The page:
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Chapter 12

Chapter 12 - ONLINE

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Department
Psychology
Course
Psychology 2042A/B
Professor
Richard Brown
Semester
Fall

Description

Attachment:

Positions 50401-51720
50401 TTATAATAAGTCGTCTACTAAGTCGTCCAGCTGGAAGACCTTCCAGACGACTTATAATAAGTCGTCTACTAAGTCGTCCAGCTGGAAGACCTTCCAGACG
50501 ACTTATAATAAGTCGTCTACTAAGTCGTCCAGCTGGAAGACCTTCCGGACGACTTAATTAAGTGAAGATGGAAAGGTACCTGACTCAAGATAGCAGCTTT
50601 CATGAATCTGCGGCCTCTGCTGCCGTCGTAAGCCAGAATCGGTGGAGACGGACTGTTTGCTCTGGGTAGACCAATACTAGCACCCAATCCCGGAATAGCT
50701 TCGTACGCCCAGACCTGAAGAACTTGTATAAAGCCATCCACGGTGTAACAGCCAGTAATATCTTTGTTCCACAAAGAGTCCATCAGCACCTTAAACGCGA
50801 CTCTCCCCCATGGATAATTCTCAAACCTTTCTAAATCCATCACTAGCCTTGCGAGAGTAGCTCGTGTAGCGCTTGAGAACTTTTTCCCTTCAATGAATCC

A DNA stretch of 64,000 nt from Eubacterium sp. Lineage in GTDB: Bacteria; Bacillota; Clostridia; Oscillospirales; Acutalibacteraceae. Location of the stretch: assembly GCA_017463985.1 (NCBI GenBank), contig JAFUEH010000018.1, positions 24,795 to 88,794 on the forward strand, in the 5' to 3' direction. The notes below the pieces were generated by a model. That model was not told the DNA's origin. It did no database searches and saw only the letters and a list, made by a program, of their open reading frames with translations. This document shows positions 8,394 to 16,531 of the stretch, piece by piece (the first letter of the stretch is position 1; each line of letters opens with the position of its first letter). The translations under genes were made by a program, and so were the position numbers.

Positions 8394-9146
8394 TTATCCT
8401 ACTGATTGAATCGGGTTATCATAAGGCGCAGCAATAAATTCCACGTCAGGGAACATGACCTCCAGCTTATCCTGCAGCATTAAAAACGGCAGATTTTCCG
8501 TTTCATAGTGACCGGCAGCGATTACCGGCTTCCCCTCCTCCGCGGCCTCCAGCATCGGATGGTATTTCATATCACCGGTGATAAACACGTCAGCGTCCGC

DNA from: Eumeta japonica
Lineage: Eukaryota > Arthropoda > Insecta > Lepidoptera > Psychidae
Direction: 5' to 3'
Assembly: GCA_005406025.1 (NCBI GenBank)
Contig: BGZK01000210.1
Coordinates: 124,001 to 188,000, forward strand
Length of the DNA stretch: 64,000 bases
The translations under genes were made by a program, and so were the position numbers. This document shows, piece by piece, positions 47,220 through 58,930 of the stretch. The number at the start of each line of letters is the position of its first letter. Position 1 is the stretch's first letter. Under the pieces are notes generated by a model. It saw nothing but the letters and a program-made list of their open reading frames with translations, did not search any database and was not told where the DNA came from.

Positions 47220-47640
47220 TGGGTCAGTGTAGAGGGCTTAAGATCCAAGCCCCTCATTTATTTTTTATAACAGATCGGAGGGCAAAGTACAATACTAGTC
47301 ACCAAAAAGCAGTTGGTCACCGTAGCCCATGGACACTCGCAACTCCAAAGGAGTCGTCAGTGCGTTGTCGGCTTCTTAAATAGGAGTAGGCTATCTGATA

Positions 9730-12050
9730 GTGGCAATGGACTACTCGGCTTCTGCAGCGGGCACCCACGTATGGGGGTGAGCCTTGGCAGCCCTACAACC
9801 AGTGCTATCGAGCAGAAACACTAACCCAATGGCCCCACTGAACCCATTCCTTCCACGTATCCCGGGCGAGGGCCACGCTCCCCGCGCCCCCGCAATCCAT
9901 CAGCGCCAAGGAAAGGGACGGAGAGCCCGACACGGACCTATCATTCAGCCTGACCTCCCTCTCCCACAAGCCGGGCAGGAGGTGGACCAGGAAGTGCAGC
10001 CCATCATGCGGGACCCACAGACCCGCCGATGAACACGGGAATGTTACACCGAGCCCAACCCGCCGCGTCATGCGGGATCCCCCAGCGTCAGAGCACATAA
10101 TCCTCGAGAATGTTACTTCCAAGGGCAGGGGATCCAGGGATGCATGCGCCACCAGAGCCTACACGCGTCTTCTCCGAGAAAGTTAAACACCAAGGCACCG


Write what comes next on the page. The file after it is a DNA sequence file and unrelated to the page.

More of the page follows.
Psych 2042A Chapter 12: Pervasive Developmental Disorders and Schizophrenia the disorders that are about to be discussed have pervasive problems in emotional, social, and cognitive functioning, which have a basis of neurobiological abnormality pervasive developmental disorders (PDD) and schizophrenia are considered independent from each other but they share a rich history A Bit of History these disorders, PDD and schizophrenia were associated with adult psychoses - disruptive disturbances implying abnormal perceptions of reality psychotic disturbances were noted by Kraeplin in the 20th century Bleuler applied the term schizophrenias to these psychotic disturbances in reality, which involve hearing voices and seeing images that do not exist some described children with early onset schizophrenia, and other pointed to syndromes that appeared similar, but not identical, to schizophrenia some diagnostic terms such as disintegrative psychoses and childhood psychoses were used in 1930 and onwards, childhood schizophrenia served as a general label, while numerous subcategories were employed 1943 - Leo Kanner: described it as early infantile autism arguing that it was different from other cases of severe disturbances - which had later onsets 1944 - Hans Asperger - described a group of children whose symptoms overlapped with Kanners cases today, autism and Asperger syndrome are viewed as similar disorders large number of cases appearing before age 3, remarkably low prevalence in childhood, and increased prevalence in adolescence a distinction was made between schizophrenia and a group of related disorders - referred to as PDD today Schizophrenia is a psychotic disturbance that affects a small number of children, rises in frequency in adolescence, and increases still more in early adulthood Pervasive developmental disorders are early-occurring, nonpsychotic disturbances that are qualitatively deviant from a persons developmental level - DSM includes 5 disorders under PDD Autistic Disorder (autism) Aspergers Disorder Retts Disorder Childhood Disintegrative Disorder Pervasive Developmental Disorder Not Otherwise Specied (PDD-NOS) 3 of the PDDs (Autistic Disorder, Aspergers disorder and PDD-NOS) are believe to fall into a continuum of autism 1 Autistic Disorder DSM Classication and Diagnosis Kanners early description: communication decits, good but atypical cognitive potential, and behavioural problems such as obsessiveness, repititious actions, and unimaginative play fundamental disturbance was the inability to relate to people and situations from the beginning of life parents describe their children with Autistic Disorder as self-sufcient, like in a shell, happiest when left alone, and acting as if people werent there Table 12-1 (p.328) shows the symptoms of Autistic Disorder primary symptoms include impaired social interaction, disturbed communication, and the presence of restrictive and repetitive behaviours and interests referred to as triad of impairments - DSM requires 6 symptoms, with all 3 features present Description: Autisms Triad of Impairments Social Interaction this can begin very early - even before 1yr, some of the infants are less likely that others to be visually responsive, less likely to respond to their names, and more likely to show aversion to being touched by another person older infants avoid eye contact, fail to respond to others with emotional expression and positive affect, and show little interest in being held some exhibit an empty gaze decits in joint attention interactions, which in typical youngsters begin right after 6 months - these interactions include pointing and eye contact children with autism also imitate the actions of others less than typical youth lack of attachment to parents - secure attachment evident in the Strange Situation - all types of attachment have been noted in autistic children abnormal processing of stimuli is also evident - typical infants are attracted to the human face and rapidly recognize the face of their mothers children with autism show impairment in recognizing faces, matching emotional faces, and memorizing faces they also process faces in a typical way - ie. autistic children focus on mouth rather than eyes where typical children do autistic children do NOT have difculty processing photos of faces that appear upside down, whereas typical children do have difculty lack of understanding social cues and inappropriate social actions are also evident Communication disturbed communication - both verbal and nonverbal- is an aspect of autism 30% of children with autism never develop spoken language in those who do acquire language with autism, it is often delayed and abnormal babbling and verbalization may be abnormal in pitch, tone, rhythm echolalia and pronoun reversal are commonly observed echolalia - person echoes back what another has said - also observed in schizophrenia, blindness, and other language disorders 2 pronoun reversal - the child with autism may refer to others as I or me, and to the self as he, she, them, or you difculties in syntax, vocabulary, comprehension, and other forms of language most notable is the decit in pragmatics, the social use of language conversations can be characterized with irrelevant details, inappropriate shifts in topic or disregard of the normal give-and-take of conversation - or there may be an overall failure to develop conversation some exhibit hyperlexia - a little-understood feature in which single-word reading is extraordinary but comprehension of what is read is problematic Restricted, Repetitive, Stereotyped Behaviour and Interests atypical and often off behaviours, interests, and activities that are described as restricted, repetitive, and stereotyped encompass repetitive motor behaviours, obsession with parts of objects, preoccupation with restricted interests, and inexible adherence to routines or rituals repetitive, stereotyped motor behaviours include rocking; walking on the toes; whirling; and arm,hand, or nger apping - occur in autism more severely than other pervasive developmental disorders more common in younger children with autism and those with lower intelligence repetitive, obsessive activities and interests - include unusual preoccupations with aspects of the environment children may be obsessed with numbers of some object, may compulsively collect articles or be overly absorbed in hobbies may adopt motor routines, such as rearranging objects, and insist on following rituals for eating and going to bed minor changes in the environment such as rearrangement of furniture or schedules, can cause them to be very upset obsessive behaviours may be more common in older children with autism Description: Autisms Associated Impairments not necessary for the diagnosis of autism, but are usually associated with it Sensory/perceptual impairments sensory organs are intact but abnormal responses to stimuli some appear over sensitive to stimulation sensory input may be disliked, feared or avoided undersensitivity may be a more common problem - fail to respond to stimuli ie. a child may seem unaware of a loud noise but fascinated by the quiet ticking of a watch - some parents think their child is deaf Overselectivity - may seem stuck on a particular stimulus while ignoring competing stimuli, which may implicate attentional processes Intellectual Performance 70-75% of autism cases show mental retardation (IQ of 70 or below) there are some who have above average and exceptional intelligence higher IQ is associated with less severe autistic symptoms, different educational needs, and greater chance of normal functioning in later life decits in abstract and conceptual thinking, language, and social understanding 3 relative strengths appear in rote learning, rote memory, and visual-spatial skills performance scores are usually higher than verbal scores in IQ range a small minority of youth exhibit so-called splinter skills - abilities much higher than expected on the basis of their general intelligence and savant abilities - that are strikingly better than among normally developing youth Adaptive Behaviour difculties with the comings and goings of everyday life Self-help and daily living skills are expected to be correlated with mental ability communication skills fall somewhat short, and social skills are below the expected level Other Features some show minor physical anomalies some have poor balance, uncoordinated gait, and motor awkwardness in adolescence behaviourally, autistic chi